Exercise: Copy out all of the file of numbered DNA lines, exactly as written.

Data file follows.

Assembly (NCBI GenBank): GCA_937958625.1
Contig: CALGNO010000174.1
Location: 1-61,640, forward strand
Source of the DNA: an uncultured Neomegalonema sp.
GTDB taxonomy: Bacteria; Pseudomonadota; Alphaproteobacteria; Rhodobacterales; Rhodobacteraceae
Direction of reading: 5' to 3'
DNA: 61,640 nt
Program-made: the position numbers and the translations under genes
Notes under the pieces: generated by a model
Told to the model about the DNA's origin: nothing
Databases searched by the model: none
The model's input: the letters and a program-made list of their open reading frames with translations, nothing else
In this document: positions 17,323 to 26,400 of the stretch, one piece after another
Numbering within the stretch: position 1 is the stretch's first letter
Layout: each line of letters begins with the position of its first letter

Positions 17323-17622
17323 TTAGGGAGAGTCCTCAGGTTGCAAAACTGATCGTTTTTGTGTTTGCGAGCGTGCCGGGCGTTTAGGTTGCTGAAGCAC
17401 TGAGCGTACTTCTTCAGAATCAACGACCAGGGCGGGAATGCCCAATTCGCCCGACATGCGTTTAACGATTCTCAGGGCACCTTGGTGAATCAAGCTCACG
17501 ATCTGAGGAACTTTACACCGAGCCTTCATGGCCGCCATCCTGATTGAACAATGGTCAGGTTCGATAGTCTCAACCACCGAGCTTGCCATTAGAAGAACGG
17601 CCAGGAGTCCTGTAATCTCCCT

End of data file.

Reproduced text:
Assembly (NCBI GenBank): GCA_937958625.1
Contig: CALGNO010000174.1
Location: 1-61,640, forward strand
Source of the DNA: an uncultured Neomegalonema sp.
GTDB taxonomy: Bacteria; Pseudomonadota; Alphaproteobacteria; Rhodobacterales; Rhodobacteraceae
Direction of reading: 5' to 3'
DNA: 61,640 nt
Program-made: the position numbers and the translations under genes
Notes under the pieces: generated by a model
Told to the model about the DNA's origin: nothing
Databases searched by the model: none
The model's input: the letters and a program-made list of their open reading frames with translations, nothing else
In this document: positions 17,323 to 26,400 of the stretch, one piece after another
Numbering within the stretch: position 1 is the stretch's first letter
Layout: each line of letters begins with the position of its first letter

Positions 17323-17622
17323 TTAGGGAGAGTCCTCAGGTTGCAAAACTGATCGTTTTTGTGTTTGCGAGCGTGCCGGGCGTTTAGGTTGCTGAAGCAC
17401 TGAGCGTACTTCTTCAGAATCAACGACCAGGGCGGGAATGCCCAATTCGCCCGACATGCGTTTAACGATTCTCAGGGCACCTTGGTGAATCAAGCTCACG
17501 ATCTGAGGAACTTTACACCGAGCCTTCATGGCCGCCATCCTGATTGAACAATGGTCAGGTTCGATAGTCTCAACCACCGAGCTTGCCATTAGAAGAACGG
17601 CCAGGAGTCCTGTAATCTCCCT